Gareth Southgate undaunted by decisions regarding England captain Wayne Rooney
Gareth Southgate once had the excruciating job of making close friends redundant, so wielding the axe on England captain Wayne Rooney would not faze him.
Handed the managerial reins on an interim basis following Sam Allardyce's abrupt exit, the 46-year-old not only has to keep World Cup qualification on track but decide how best to utilise his out-of-sorts captain during this period of instability.
Rooney was deployed in a midfield role in Saturday's straightforward 2-0 win against Malta and bore the brunt of the expectant Wembley fans' frustrations when missing a late shot, having been jeered earlier on by pockets of supporters.
Southgate now has to decide whether to stick with the 117-cap skipper in Slovenia on Tuesday, but such a decision pales into insignificance when compared to those made when in charge at Middlesbrough in 2009.
Staff were let go as the club attempted to cut debts at the Riverside, with the interim England boss saying that is comfortably the hardest thing he has to do in football.
"Making some really close friends redundant - that's probably as big (a decision) as you can get," he said.
"I've got to make decisions which are right for the team and whenever you select a team, with England, you're going to leave some (players disappointed).
"You look at the bench (against Malta) and there are guys that are playing every week in the Premier League for their clubs and so you have to be prepared to do that, that's part and parcel of the job."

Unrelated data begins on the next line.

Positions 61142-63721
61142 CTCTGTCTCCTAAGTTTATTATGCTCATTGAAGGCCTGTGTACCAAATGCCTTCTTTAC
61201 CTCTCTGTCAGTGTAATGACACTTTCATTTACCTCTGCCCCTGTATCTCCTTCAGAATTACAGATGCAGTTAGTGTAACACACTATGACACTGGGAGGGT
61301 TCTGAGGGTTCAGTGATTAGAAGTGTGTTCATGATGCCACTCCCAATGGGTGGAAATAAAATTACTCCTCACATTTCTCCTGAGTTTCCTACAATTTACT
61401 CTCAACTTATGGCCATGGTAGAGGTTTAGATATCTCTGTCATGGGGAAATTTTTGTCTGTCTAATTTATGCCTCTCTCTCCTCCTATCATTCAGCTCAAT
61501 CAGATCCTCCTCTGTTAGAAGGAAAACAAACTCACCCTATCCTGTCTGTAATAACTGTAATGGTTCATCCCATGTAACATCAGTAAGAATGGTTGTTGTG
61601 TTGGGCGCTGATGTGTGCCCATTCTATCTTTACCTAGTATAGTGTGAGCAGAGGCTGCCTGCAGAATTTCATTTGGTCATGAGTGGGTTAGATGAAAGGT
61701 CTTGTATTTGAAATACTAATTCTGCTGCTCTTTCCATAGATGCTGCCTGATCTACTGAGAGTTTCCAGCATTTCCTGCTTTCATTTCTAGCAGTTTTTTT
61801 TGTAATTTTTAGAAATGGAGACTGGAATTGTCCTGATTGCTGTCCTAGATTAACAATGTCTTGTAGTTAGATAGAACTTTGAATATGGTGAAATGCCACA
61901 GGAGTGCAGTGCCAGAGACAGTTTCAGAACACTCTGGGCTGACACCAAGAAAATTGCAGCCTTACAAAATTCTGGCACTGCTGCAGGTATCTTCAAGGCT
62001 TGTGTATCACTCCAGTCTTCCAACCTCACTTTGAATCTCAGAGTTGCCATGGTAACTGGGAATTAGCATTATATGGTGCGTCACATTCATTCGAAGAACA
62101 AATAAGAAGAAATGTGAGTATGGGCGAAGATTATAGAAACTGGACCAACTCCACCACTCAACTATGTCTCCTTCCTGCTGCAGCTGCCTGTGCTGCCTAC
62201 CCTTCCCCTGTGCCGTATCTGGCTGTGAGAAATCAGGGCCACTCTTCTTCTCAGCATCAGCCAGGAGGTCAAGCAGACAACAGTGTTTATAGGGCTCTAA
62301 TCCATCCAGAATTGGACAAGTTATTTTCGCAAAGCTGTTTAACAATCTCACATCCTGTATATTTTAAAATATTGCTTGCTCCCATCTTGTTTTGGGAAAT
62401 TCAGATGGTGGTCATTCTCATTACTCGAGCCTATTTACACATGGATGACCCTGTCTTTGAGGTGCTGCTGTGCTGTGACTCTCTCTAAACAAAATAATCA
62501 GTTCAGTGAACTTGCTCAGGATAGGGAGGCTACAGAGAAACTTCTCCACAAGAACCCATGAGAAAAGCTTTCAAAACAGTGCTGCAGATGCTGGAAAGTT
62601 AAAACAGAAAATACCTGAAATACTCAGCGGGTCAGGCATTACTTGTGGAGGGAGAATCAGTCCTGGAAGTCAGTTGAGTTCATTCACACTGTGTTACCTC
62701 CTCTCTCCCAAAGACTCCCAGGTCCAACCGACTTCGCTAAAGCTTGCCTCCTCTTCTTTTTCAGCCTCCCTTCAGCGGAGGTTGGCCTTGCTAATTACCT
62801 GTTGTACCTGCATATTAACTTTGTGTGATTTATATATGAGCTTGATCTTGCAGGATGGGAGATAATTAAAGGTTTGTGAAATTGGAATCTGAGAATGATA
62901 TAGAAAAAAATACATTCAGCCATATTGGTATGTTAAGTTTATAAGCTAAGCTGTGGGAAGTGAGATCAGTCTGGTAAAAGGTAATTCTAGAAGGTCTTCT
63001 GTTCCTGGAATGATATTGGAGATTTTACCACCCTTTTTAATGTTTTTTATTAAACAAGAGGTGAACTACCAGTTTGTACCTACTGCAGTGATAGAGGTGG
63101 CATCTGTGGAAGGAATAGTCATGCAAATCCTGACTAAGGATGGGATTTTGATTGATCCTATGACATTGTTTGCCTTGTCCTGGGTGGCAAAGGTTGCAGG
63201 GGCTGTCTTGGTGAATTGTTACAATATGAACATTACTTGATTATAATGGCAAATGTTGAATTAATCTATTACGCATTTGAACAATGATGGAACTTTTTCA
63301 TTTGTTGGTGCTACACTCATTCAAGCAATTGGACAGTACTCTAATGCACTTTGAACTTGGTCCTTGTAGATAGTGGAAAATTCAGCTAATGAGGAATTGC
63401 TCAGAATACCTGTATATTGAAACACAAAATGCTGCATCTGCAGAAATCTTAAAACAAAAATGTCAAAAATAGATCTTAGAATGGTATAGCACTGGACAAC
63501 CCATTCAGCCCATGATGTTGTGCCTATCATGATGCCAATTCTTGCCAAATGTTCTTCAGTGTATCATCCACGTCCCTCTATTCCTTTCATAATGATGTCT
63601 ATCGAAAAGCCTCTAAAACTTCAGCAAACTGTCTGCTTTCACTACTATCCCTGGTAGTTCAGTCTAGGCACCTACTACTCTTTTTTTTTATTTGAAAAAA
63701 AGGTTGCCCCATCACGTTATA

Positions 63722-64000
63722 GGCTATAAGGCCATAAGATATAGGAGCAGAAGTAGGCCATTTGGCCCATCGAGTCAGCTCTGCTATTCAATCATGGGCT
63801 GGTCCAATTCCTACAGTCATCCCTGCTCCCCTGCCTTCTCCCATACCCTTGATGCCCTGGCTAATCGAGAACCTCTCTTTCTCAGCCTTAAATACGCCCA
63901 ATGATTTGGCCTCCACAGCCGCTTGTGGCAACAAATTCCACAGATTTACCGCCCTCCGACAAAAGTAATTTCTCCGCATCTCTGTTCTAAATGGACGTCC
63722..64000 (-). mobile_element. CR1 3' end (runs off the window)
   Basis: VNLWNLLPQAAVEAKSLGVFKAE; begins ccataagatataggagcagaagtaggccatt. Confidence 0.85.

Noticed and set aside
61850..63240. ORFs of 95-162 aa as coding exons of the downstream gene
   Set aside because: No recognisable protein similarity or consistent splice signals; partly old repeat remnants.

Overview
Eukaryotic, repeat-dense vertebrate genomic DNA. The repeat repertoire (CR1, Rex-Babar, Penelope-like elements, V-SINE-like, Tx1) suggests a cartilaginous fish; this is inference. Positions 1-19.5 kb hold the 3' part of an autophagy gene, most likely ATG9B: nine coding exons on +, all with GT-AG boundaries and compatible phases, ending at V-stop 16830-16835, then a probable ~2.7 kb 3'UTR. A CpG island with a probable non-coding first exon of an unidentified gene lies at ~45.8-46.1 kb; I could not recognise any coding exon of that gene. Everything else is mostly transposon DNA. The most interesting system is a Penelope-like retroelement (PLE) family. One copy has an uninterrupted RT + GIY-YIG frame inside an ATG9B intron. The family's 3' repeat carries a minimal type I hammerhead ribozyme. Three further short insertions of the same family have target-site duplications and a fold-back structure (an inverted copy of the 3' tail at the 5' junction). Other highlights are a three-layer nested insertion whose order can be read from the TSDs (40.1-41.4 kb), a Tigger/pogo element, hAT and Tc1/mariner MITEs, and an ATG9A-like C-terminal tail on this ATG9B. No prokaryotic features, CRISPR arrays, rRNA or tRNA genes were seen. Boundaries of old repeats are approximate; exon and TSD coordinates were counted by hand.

Rooney will dominate the build-up to Tuesday's match in Ljubljana, having last week admitted Jose Mourinho was right to drop him at Manchester United following an awful display at Watford.
The 30-year-old joined up with England on the back of three straight matches on the bench, but Southgate was "very pleased" by his display against Malta and does not appear overly concerned by Rooney's lack of game time at United.
"I think at this moment in time that's irrelevant," he said. "Part of that is because we've got 30 per cent of the Premier League eligible for England.
"Of that, some don't want to play, of that some aren't good enough to play and you've got a captain who is desperate to lead on and off the field and continues to make outstanding contribution to that group of players, so that was why he was selected.
"What's happening at Manchester United for this week is not as important."
Southgate says Rooney's authority, leadership and knowledge have been important attributes during his first week with the squad.
However, the decision to play him in midfield has given the interim boss a selection headache given Jordan Henderson's fine display on Saturday and key man Eric Dier's return to the fold.
"Eric was definitely a player we wanted to protect (in the Malta) game," Southgate said. "He's had hamstring injuries so playing two games in quick succession was going to be difficult.
"I wrote the team that I thought would start 10 days ago and we ended up five short, so always with international management you have some lovely ideas about what you'd like to do and where you'd like to go and the realities are often very different.
"The best thing for us it to assess everybody, see who's available and have a look at the Slovenia game and check what we see is what we get and then have a think from there really."